*The following information has been provided by Dr. Phil Zeltzman, a board-certified veterinary surgeon from Whitehall, Pennsylvania as a courtesy to goodnewsforpets readers. The following article is only for the sharing of knowledge and information; it is not intended to replace consultation of a veterinarian or other qualified pet care professional. To subscribe to his newsletter,here.
I have hardly ever dedicated a newsletter to a specific condition. Why? When I write about “how to pay for vet care” or “how to cope with euthanasia”, one would hope that most subscribers would be interested.
But if I write about spays, most owners of a male pet won’t even open the newsletter. If I write about cats, most dog owners won’t bother. And they’ll miss out, because I always try to include something that is relevant to them.
So today’s topic, laryngeal paralysis, is a notorious exception for a number of reasons:
- It’s an important topic.
- It is common in Labs, and we have many subscribers who own Labs — family pets, couch potatoes or Search And Rescue dogs.
- Many owners of dogs that are at risk have never heard of the disease.
- We have seen many laryngeal paralysis patients lately.
- I have promised to write about laryngeal paralysis to many clients and readers. So today, I keep my promise.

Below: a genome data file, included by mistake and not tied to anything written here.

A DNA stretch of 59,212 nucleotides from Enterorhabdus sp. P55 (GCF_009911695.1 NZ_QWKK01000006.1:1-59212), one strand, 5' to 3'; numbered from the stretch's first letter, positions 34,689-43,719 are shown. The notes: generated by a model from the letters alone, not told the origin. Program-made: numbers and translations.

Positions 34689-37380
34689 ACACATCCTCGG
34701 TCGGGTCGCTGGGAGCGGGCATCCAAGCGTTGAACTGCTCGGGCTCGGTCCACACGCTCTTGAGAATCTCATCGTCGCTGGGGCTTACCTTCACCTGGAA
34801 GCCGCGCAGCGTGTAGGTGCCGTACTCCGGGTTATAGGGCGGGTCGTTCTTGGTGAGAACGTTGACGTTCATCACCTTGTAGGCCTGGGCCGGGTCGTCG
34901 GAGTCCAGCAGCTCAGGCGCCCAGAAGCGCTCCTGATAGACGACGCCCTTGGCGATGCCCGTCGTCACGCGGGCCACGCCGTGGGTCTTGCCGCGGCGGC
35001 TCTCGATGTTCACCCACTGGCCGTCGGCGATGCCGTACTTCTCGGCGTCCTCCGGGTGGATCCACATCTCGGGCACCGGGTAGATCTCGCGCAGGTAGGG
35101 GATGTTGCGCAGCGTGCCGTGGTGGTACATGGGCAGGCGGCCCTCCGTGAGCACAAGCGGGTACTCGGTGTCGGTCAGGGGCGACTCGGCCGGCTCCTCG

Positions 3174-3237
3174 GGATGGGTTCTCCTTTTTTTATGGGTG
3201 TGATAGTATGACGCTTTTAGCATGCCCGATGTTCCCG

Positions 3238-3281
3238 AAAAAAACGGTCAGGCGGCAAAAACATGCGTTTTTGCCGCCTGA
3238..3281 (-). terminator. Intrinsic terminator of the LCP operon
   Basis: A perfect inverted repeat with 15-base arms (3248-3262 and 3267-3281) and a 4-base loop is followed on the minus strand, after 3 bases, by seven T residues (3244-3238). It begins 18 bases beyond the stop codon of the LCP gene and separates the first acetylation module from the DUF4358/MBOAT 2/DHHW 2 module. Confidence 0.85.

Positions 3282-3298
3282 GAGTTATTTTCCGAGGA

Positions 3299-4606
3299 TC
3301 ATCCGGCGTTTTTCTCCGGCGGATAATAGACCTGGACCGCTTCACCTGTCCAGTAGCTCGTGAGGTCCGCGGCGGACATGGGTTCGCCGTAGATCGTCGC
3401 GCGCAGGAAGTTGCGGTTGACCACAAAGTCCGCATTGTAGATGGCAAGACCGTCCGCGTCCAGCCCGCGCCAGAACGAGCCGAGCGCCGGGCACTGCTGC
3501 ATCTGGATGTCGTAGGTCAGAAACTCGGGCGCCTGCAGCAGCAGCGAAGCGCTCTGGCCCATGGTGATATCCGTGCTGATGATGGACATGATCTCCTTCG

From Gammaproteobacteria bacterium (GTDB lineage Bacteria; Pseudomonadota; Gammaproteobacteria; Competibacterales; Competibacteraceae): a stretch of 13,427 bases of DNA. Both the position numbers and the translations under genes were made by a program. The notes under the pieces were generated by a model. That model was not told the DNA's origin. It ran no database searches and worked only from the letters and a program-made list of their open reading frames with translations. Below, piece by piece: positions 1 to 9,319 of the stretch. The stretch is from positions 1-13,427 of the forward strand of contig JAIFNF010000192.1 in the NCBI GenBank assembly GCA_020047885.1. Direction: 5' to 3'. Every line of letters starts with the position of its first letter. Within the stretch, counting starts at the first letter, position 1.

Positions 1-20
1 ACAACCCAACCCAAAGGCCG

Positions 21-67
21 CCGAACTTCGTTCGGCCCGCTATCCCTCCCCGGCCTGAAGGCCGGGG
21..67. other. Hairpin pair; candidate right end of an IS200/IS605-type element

I hope that cat and small or medium breed dogs will read this, as we occasionally see laryngeal paralysis in those pets.
Anyway, let’s move on. As a reminder, for longtime and newer subscribers, including my Yahoo buddies, what follows is COPYRIGHTED.
What is Laryngeal Paralysis?
Laryngeal paralysis is condition that severely affects a pet’s breathing.
In the veterinary world, we tend to call it “Lar Par”, so that’s how we’ll call it in this newsletter. Yahoo group members (more on that below) tend to call it “LP.”
The larynx (please note, it is larynx and not “lar-nynx” as many people call it…) is the medical name for the voice box. If you’ve ever had laryngitis, then your very own larynx was irritated. The larynx is also the entrance to the wind pipe (or trachea) and beyond, to the lungs.
Besides making all kinds of noises, the job of the larynx is to close off after we inhale, open up when we inhale, and again shut off when we eat and drink so we don’t “swallow the wrong way.”
When laryngeal paralysis occurs, none of these things happen. Taking a deep breath becomes impossible. The dog’s voice may also change.
Who can be affected?
The typical patient is an older large breed dog. The poster child is the Labrador. Other common breeds include Golden Retrievers and Setters.